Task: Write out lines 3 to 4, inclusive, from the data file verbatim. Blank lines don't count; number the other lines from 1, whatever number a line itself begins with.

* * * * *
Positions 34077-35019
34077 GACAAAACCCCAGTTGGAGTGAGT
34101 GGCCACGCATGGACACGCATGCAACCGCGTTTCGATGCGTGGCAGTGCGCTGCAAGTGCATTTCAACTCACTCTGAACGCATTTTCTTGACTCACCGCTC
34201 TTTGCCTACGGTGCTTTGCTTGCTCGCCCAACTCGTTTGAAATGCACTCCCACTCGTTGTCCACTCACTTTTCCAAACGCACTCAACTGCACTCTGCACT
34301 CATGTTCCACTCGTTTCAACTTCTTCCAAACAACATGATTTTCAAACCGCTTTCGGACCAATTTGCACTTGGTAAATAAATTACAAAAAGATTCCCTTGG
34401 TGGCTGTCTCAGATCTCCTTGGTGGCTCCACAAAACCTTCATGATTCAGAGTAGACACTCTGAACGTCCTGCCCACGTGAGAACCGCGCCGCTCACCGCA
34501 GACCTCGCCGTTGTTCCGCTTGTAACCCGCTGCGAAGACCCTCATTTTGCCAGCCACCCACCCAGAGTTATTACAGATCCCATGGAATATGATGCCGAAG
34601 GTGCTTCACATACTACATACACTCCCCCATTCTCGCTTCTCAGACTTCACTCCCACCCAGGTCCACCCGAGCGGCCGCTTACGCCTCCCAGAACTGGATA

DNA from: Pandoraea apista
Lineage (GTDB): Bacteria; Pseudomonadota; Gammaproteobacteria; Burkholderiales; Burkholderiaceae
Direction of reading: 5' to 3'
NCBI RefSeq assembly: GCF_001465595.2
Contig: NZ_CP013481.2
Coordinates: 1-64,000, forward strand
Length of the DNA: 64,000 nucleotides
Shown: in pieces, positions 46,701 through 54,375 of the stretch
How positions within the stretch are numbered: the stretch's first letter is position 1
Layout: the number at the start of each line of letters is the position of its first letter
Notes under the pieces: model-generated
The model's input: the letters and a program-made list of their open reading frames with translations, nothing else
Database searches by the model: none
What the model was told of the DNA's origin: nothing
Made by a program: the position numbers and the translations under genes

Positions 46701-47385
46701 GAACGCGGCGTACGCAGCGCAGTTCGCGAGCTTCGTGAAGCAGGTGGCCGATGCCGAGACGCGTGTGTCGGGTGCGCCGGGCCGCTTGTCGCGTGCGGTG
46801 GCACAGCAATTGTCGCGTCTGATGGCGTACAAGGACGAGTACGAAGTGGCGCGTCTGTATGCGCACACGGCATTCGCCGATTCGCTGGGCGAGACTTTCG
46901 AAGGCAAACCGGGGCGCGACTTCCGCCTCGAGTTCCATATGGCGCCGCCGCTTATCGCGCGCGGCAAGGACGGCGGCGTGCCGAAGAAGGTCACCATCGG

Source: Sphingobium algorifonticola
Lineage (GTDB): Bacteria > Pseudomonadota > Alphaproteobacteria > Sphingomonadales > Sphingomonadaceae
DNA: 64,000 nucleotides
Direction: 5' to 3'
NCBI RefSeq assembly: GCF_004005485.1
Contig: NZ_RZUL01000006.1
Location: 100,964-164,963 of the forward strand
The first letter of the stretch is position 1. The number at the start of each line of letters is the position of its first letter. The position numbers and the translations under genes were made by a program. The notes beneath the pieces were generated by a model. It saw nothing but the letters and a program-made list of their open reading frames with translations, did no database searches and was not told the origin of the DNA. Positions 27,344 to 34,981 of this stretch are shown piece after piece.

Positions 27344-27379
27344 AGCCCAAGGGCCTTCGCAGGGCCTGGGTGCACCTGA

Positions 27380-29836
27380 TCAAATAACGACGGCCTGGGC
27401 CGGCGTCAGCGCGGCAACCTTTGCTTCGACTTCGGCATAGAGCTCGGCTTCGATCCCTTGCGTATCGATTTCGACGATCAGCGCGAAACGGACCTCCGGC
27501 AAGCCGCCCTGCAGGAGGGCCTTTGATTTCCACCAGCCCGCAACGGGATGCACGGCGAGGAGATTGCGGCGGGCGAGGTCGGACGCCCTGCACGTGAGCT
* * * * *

34101 GGCCACGCATGGACACGCATGCAACCGCGTTTCGATGCGTGGCAGTGCGCTGCAAGTGCATTTCAACTCACTCTGAACGCATTTTCTTGACTCACCGCTC
34201 TTTGCCTACGGTGCTTTGCTTGCTCGCCCAACTCGTTTGAAATGCACTCCCACTCGTTGTCCACTCACTTTTCCAAACGCACTCAACTGCACTCTGCACT